Critical Context

(Critical Guide to British Fiction)

Widely regarded as Canada’s finest poet writing in English, Birney has upset many critics and readers with his novels. Turvey was popular, winning the Stephen Leacock Medal for Humour, relatively large sales, and acclaim in an improbable stag~ version as a musical. It has been in print constantly and remains a major work about Canadian experience during World War II. Down the Long Table (1955) is a more highly political examination of the Depression and the oppressive atmosphere of the 1950’s.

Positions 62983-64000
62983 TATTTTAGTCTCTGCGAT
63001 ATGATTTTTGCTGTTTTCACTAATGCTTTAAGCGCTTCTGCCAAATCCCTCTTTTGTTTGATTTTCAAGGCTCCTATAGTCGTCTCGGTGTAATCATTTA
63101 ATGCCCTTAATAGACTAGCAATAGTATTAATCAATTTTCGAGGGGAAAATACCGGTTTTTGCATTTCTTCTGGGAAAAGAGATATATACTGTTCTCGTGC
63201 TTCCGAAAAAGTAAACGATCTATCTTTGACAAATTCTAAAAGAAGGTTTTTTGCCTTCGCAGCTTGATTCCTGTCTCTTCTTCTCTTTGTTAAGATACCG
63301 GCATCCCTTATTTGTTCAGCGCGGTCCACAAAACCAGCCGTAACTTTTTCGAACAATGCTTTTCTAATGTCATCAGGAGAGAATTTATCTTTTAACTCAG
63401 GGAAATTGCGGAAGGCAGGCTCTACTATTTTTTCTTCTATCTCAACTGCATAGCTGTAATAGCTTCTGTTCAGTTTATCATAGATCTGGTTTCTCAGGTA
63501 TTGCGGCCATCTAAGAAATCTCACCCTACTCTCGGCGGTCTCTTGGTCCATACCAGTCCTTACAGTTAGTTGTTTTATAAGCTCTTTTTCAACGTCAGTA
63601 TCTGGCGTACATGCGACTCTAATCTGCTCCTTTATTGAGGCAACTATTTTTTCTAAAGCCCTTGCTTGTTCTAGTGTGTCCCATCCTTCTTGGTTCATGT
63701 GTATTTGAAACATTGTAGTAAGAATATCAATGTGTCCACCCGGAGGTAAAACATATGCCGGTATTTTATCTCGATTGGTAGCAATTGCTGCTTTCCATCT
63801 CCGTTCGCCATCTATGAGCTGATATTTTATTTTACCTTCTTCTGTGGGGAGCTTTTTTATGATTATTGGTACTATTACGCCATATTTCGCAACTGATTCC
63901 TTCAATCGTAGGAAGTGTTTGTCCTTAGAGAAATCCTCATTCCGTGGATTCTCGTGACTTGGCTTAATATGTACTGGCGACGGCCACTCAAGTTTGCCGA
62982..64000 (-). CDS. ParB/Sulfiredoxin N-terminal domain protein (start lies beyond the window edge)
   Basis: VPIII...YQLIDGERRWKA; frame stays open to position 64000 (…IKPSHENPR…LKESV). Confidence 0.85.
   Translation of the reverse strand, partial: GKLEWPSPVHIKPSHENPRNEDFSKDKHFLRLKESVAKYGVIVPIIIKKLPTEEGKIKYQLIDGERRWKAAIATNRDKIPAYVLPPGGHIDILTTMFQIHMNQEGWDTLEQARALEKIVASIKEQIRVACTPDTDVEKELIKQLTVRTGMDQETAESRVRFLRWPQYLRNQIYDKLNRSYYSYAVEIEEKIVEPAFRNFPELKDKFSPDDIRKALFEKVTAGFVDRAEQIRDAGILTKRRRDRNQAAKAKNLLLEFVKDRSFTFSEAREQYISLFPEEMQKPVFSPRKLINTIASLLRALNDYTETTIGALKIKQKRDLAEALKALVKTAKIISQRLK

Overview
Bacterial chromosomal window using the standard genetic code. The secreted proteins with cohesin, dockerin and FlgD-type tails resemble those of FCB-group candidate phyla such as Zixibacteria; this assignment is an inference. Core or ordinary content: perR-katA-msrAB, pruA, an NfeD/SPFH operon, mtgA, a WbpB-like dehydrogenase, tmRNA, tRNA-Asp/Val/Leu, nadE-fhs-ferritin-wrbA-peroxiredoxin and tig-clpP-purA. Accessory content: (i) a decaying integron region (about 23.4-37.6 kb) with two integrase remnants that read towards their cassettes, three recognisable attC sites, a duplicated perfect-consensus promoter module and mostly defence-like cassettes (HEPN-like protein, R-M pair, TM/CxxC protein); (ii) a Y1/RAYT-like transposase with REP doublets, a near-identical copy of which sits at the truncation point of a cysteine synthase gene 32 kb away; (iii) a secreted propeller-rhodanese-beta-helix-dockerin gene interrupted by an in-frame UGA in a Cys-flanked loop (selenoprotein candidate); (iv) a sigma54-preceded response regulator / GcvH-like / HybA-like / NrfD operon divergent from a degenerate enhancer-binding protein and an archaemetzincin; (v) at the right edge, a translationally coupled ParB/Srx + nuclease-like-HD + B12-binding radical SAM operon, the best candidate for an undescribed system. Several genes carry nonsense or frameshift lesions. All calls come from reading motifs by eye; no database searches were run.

The first edition of Turvey, appropriately enough, raised some controversy about its rich language, which had to be muted until a revised edition appeared in 1976. Direct as the language is, however, contemporary readers might well suspect that Turvey is subversive more because of its implications than because of its diction. The essence of Birney’s wry and occasionally outrageous humor is his view of society. For an earlier socially conscious generation, the distinction might have been expressed as one between Stalinist and Trotskyist attitudes to literature. It is well-known that until 1940, Birney was for several years a committed Trotskyist; thereafter, he began writing some of the most striking poems of his career, leading to numerous honors, including two Governor-General’s Medals. Turvey is an integral part of that complex time during Canada’s political evolution: a tract for the times, an engaging entertainment, and a serious exploration both affirming and indicting Canada and Canadians. The survivors of his satire are the women and men who lasted as Turvey did: battered, lighthearted, and with their dignity whole.